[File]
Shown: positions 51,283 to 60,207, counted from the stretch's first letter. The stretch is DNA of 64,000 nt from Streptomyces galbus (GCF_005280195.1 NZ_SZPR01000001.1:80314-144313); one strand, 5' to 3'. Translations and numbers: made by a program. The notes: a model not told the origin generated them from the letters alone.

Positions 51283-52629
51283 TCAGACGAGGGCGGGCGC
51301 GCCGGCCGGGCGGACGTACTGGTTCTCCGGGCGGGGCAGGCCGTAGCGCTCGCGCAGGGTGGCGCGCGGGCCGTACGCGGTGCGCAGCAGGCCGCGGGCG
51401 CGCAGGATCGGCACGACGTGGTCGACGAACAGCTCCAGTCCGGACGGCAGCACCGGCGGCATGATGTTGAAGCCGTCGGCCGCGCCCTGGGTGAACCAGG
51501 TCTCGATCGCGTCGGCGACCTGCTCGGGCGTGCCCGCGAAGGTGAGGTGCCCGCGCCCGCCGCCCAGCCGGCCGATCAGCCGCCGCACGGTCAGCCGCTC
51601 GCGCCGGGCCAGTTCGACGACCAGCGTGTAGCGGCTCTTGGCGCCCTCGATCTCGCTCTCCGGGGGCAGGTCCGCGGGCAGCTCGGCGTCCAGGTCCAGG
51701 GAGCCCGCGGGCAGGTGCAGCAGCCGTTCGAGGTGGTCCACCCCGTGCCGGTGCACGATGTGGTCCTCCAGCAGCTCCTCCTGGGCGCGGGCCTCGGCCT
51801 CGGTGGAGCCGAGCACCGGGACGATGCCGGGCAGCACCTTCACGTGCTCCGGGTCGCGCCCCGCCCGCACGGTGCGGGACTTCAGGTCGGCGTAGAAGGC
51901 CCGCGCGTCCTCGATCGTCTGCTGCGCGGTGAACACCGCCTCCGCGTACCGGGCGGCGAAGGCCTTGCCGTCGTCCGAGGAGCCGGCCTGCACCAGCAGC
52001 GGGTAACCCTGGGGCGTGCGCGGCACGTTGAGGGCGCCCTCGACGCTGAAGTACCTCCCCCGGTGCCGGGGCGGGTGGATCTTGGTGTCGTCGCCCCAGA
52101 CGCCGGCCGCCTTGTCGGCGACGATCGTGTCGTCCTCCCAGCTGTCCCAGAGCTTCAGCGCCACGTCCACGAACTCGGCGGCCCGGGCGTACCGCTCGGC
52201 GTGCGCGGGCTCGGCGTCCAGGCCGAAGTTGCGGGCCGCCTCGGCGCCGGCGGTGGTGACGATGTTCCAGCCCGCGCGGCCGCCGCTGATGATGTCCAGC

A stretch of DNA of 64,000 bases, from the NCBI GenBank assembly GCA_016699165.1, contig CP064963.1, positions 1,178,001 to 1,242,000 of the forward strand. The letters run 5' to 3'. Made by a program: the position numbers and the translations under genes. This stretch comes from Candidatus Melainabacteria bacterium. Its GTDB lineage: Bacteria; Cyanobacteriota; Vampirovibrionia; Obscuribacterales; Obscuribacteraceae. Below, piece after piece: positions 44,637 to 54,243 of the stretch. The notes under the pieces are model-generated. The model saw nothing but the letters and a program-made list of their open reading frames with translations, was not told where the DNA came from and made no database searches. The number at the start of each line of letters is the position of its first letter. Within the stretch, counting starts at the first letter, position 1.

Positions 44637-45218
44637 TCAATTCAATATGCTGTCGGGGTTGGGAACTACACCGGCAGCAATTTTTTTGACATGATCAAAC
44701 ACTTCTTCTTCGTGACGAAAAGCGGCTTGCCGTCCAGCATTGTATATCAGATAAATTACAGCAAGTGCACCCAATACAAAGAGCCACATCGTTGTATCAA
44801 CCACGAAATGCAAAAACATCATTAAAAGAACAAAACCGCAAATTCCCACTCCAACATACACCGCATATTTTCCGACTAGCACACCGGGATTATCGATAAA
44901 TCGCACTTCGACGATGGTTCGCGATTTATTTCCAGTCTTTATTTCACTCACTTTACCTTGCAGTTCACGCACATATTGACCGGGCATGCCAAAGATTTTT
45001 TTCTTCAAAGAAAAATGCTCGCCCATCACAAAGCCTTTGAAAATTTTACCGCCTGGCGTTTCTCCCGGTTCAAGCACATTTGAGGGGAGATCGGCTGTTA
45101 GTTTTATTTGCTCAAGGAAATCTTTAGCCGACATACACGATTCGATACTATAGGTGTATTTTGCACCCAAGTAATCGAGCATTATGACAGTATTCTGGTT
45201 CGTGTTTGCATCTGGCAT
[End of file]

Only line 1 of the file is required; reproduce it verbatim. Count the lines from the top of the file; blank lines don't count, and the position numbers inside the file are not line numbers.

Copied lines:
Shown: positions 51,283 to 60,207, counted from the stretch's first letter. The stretch is DNA of 64,000 nt from Streptomyces galbus (GCF_005280195.1 NZ_SZPR01000001.1:80314-144313); one strand, 5' to 3'. Translations and numbers: made by a program. The notes: a model not told the origin generated them from the letters alone.